So far, the one GOP candidate who has most effectively embraced digital tools is U.S. Senate candidate Mike McFadden. During his endorsement contest at the state Republican convention, McFadden’s team consulted with experts on a digital strategy that would effectively target the 2,000 or so delegates making the decision.
“We were very pleased with the results. When you win the endorsement after 10 ballots, it’s clear every little bit helps,” campaign spokesman Tom Erickson said. “Mike has been clear that he wants to push the envelope on digital strategy. In Minnesota, races tend to be very close and Mike wants to make sure we do everything we can across the board to win.”
Dangerous in the wrong hands
As powerful as social media can be, the sort of messages the platform demands—quick, pithy bursts of information—can also backfire in the wrong hands.
Republican Party of Minnesota deputy chairman Chris Fields learned that lesson the hard way last month, when he responded to a DFL Party staffer mourning Robin Williams’ death with a tweet promoting GOP-endorsed candidate Jeff Johnson’s campaign for governor.
“My cat’s nickname is Nanu Nanu. The world is lucky Robin Williams was able to share his genius with so many,” DFL staffer Ellen Anderson tweeted, to which Field’s responded, “How very 80’s. Want any economy like we had in the 80’s under Reagan… Vote @Jeff4Gov tomorrow in the primary.”
The backlash online was intense and immediate. Fields ultimately apologized and deleted the tweet, but not before it landed on dozens of news sites and blogs locally and nationally, garnering bad press for the Republican Party — the day before the primary election.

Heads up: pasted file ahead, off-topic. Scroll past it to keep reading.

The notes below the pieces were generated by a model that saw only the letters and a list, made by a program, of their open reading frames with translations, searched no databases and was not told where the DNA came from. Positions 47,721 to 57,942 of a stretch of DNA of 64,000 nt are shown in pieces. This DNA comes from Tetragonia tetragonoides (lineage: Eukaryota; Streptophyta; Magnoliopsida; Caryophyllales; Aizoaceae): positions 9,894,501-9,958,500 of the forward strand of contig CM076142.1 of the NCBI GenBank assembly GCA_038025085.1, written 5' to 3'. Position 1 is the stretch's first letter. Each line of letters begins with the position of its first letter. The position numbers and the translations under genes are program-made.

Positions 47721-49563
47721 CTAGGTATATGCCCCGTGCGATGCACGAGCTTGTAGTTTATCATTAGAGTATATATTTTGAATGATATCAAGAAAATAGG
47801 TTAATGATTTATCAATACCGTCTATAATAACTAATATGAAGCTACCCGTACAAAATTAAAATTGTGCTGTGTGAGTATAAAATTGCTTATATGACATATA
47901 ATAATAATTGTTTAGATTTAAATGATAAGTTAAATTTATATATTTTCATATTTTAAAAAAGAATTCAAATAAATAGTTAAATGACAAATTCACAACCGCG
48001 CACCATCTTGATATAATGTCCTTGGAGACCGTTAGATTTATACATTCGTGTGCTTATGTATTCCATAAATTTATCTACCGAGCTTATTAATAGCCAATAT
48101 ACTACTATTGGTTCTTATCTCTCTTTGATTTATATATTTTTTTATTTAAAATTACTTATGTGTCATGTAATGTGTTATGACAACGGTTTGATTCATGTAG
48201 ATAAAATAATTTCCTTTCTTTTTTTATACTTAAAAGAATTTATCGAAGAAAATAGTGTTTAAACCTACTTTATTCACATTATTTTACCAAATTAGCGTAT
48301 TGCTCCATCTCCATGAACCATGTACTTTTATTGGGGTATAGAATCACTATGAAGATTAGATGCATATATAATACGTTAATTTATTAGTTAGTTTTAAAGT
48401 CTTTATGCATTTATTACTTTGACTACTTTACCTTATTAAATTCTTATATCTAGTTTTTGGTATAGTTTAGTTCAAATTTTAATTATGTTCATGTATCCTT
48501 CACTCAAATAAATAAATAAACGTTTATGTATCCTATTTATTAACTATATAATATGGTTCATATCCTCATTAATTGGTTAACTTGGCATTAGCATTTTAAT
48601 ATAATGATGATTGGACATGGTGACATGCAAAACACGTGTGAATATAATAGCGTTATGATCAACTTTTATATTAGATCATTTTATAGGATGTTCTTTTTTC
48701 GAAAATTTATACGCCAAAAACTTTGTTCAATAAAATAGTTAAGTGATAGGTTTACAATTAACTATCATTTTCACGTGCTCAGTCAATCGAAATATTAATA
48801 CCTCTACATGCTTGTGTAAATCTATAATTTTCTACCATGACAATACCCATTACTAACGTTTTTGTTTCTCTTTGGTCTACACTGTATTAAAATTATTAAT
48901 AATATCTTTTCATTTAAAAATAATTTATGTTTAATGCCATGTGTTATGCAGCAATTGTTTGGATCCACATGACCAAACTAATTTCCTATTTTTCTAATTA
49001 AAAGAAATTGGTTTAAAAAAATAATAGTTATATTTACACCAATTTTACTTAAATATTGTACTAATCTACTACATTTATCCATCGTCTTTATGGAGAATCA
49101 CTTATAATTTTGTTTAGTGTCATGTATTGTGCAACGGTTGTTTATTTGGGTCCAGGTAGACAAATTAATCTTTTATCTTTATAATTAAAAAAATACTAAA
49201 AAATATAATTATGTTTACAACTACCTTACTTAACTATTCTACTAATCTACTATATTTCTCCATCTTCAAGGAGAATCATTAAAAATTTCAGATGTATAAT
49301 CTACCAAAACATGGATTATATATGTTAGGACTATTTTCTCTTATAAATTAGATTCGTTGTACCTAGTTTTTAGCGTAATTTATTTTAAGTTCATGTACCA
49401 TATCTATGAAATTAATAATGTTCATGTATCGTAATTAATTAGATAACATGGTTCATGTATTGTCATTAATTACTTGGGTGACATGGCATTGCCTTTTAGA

“All of us have been guilty of sending out a tweet we later regretted,” Martin said. “It’s so easy to snap off a tweet in 140 characters. It’s so easy to miss meaning and mischaracterize, and sometimes people just outright say something they shouldn’t.”
Limits to digital campaigning
Gregg Peppin, spokesman for Republican gubernatorial candidate Jeff Johnson, said the campaign found Facebook and Twitter useful for targeting certain GOP voters in the quest to win the GOP endorsement and nomination for governor, and they are planning for a more robust strategy for the general election. But he says there are limits to what you can do on social media.
“You have to be able to differentiate from what’s feel good and what’s effective,” he said. “In many ways it’s an unknown. There are plenty of people who want to tell you that you will hit this demographic and that demographic if you are on social media,” he said. “It almost gets down to a subliminal hit rather than an overall effective message. It’s a rifle versus a shotgun.”
Even if a tweet or a statement goes viral, it’s just a short burst of publicity for a candidate. Tinucci points out that a recent photo from the Pioneer Press of the stone-faced governor getting dumped with a bucket of ice water for the ALS challenge was passed all over social media sites like Twitter and Facebook. That wasn’t the campaign’s doing — Dayton wanted to donate and raise awareness for the cause — but the extra publicity didn’t hurt.
But that won’t take over traditional forms of campaigning in a large state like Minnesota, where many rural and out state voters don’t sit online all day and still get most of their information via television ads.
“We’ve not reached a day and age where traditional forms of media and communications have been eliminated. We can’t just run an online media campaign. Facebook is not going to cut it, we are still going to run TV ads,” Tinucci said. “But are you going to get a chance to see those online and share them with your friends? Absolutely.”